1. A formal expression of opinion or intention made, usually after voting, by a formal organization, a legislature, a club, or other group. Compare concurrent resolution, joint resolution.
2. A resolve or determination: to make a firm resolution to do something.
3. The act of resolving or determining upon an action or course of action, method, procedure, etc.
4. The mental state or quality of being resolved or resolute; firmness of purpose.
I appreciate a good starting point. For example, I never start a healthy eating plan on a Wednesday. Or Thursday. Or any other day other than Monday. It just makes sense to wait until after the weekend. Why set myself up for failure by beginning on Burrito Day (Saturday) or Bagel Day (Sunday)?
No, Monday is the best day to start, well, anything, really. And if Monday comes and goes, and you weren’t feeling strong enough to pass up the plate of cookies at the book club, then you sure as heck can’t be expected to start fresh on Tuesday. Nobody starts fresh on a Tuesday. Wednesday through Friday are also out of the question. It’s Monday, or it’s never.
Heck, if I begin a Monday with a bowl of Captain Crunch instead of a bran muffin and egg whites, I tell myself that I may as well finish up the rest of the day eating donuts and Hot Pockets, since the whole day has surely been tainted. And then, of course, the rest of the week is out, too.
Hedonism until Monday. Again.
So you see why I don’t do New Year’s resolutions. I know myself too well. I know that I rarely do the things I want to do, but the things I don’t want to do – well, those are my favorite. I know that my heart is deceitful and that I am so easily led astray. I know myself.
Of course, many people set goals for themselves and then meet them. Determination matched with mental fortitude can often take you over the finish line in time to pick up that blue ribbon. I’ve even accomplished a few goals, myself (maybe even on a Thursday). But in general, I tend to think that people rely too much on their Inner Warrior and not enough on the Lord of Hosts.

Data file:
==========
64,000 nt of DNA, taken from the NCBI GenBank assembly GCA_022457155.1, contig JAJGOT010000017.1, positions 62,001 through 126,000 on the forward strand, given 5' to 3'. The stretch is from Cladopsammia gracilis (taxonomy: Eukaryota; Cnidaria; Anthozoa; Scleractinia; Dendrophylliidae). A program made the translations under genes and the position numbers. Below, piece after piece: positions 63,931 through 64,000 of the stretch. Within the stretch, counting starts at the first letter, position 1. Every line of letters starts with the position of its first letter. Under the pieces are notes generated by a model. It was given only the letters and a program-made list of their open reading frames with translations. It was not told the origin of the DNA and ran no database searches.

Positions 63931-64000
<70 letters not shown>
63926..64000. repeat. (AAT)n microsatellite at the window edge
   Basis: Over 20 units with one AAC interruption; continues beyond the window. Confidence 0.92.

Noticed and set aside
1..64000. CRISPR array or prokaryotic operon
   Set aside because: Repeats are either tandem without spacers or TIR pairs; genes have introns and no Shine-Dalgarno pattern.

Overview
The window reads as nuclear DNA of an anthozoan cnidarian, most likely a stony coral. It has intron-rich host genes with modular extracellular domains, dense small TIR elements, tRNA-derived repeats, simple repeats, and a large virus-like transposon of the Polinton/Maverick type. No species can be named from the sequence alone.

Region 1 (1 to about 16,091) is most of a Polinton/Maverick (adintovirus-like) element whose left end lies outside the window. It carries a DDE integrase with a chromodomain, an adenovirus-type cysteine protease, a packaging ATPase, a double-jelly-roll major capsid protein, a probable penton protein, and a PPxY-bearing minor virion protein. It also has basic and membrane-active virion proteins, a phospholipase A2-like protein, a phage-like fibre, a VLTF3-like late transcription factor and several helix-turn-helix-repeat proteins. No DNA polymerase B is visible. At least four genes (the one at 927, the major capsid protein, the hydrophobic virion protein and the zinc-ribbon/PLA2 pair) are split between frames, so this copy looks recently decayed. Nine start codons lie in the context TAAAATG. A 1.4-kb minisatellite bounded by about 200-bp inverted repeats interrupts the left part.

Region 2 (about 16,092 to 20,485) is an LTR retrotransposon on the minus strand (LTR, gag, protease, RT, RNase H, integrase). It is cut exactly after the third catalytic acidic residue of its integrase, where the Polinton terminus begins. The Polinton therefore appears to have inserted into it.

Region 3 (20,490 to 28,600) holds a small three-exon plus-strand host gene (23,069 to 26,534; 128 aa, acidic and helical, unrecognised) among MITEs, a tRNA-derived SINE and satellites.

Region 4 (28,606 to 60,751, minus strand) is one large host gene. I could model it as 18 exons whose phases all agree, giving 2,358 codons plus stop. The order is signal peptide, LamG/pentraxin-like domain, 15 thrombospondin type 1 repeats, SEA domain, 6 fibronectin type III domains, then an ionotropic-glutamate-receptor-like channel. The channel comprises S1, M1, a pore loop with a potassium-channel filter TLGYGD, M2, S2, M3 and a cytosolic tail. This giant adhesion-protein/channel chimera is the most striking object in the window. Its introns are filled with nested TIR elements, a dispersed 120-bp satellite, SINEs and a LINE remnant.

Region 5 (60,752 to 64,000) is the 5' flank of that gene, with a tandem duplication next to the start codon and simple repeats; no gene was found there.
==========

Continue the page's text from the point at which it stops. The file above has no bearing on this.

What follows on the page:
The other day, one of my daughters made some really good resolutions. She wants to do better at keeping her room clean, and she wants to read her bible and do her devotions everyday. What worthy goals! I want the same things for myself.
As I thought about it, I came to the conclusion that I want more, though. More for her, and more for me.
I slip easily into the mindset of “doing the right thing”. I know how to follow the rules, but until a few years ago, I only did it because it was the right thing to do, not because I loved God and wanted to express that love through my obedience. And let’s be honest, I wasn’t even really that great at following the rules. Knowing what to do isn’t at all the same thing as actually doing it.
Instead of resolving to read my bible more, or determining to share my faith more consistently, or any other thing that would facilitate my need to reach a moral bar, I just want to love the Lord my God with all my heart and with all my soul and with all my strength, and I want to love my neighbor as myself. When I’m doing that, I find that I am no longer in need of a massive life overhaul. His transforming power works to change my desires to match more closely with His.
I know I will fail. I aim to set my face like flint, but I acknowledge that I am woefully weak. Still, this brings me great joy, because His grace is sufficient for me, and his power is made perfect in my weakness. So I will boast all the more gladly about my weaknesses, so that Christ’s power may rest on me. I know that when I am weak, He is strong.
I am reminded that it’s only by His strength and only because of what He did that I am ever able to do any good thing. It really isn’t about me or my Inner Warrior. It’s about the cross, and it’s about grace.
The new year is a great time to make a fresh start, but I am thankful that His mercies are new every morning, all year ’round. Every morning - not just Mondays.